certain remedies were '-offered by
Ralph C. Hon, graduate student in
the University's School of Commerce
in a paper read before the North
Carolina club at its regular-fornight-ly
meeting in Saunders hall last
night. . , ' '
"The most popular reform for this
situation in this' country," " he said,
"has been the classification of prop
erty with the provision that intangi
bles should have a tax rate low enough
to be equal to a moderate income
tax." : r-'1" :
He pointed out that in some states,
notably Minnesota, the increase in
assessments under this system has
been so great that there has been a
marked increase ih revenue in spite
of the decrease in the tax rate. "How
ever this apparent success has been
due more to the lack of efficiency
in making assessments under the old
system than to outstanding efficiency
under classification," he, added.
The speaker also suggested that a
provision be made whereby increas
ing income or yield, rather than ; the
property itself, be used as a basis of
"No modern state or local govern
ment has been able to even approxi
mate a universal assessment of all
property at high general property
tax rates," Mr. Hon declared.' "And
even if such an accomplishment were
possible it would not be desirable be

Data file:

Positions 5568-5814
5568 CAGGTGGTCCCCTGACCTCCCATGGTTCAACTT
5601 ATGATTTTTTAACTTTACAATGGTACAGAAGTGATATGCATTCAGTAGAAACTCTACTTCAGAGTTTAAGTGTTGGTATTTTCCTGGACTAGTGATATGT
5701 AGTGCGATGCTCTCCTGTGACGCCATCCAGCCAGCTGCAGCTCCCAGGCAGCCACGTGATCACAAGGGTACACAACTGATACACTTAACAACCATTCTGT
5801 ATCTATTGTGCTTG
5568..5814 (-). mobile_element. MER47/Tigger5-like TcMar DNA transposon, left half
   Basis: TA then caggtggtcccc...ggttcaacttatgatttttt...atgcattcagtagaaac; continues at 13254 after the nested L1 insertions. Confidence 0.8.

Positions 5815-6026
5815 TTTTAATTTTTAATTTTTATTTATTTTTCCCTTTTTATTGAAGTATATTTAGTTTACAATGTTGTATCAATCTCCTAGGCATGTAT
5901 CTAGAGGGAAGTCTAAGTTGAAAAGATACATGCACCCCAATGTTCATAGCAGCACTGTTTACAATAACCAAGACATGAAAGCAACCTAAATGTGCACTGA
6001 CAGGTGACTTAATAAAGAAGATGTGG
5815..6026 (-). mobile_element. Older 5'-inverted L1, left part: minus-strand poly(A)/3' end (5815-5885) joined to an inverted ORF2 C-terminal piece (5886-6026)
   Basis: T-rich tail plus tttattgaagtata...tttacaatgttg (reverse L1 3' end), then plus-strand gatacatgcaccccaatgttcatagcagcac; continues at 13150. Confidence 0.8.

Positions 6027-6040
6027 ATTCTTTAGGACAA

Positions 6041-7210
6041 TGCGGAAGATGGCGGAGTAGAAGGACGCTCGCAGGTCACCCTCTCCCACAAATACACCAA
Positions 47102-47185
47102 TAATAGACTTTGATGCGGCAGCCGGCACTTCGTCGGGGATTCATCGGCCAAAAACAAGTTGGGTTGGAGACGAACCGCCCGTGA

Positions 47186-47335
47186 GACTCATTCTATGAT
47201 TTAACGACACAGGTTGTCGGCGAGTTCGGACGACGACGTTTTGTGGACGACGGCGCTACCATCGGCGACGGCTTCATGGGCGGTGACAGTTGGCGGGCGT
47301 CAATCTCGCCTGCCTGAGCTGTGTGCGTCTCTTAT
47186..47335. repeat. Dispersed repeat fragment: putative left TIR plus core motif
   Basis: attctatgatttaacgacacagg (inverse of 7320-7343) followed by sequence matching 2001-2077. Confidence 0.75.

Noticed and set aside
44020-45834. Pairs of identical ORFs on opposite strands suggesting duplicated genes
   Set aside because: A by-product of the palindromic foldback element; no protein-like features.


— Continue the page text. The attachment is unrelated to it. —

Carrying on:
cause of the tremendous inequality
in the tax paying ability which dif
ferent types of property bestow upon
their owners," he added.
"Most property owners realize the
value of services rendered by the lo
cal government and are willing to
pay their fair share of the expense
but when they realize that most-people
do not list their intangibles they
find it easy to justify themselves in
doing likewise as a matter of self de
fense, Thus the tax penalizes the
Mr. Hon believes that the exemp
tion of corporation stock is , probably
expedient so long as high rates ap
ply to such property and the opinion
was expressed that it might be tax
ed fairly at low rates.
.' Live Normal Student Life
Considering their handicap, the
perfectly normal student life, these
men lead is amazing. All are inter
ested in athletics and enthusiastically
attend all games The constant
stream of lectures and attractions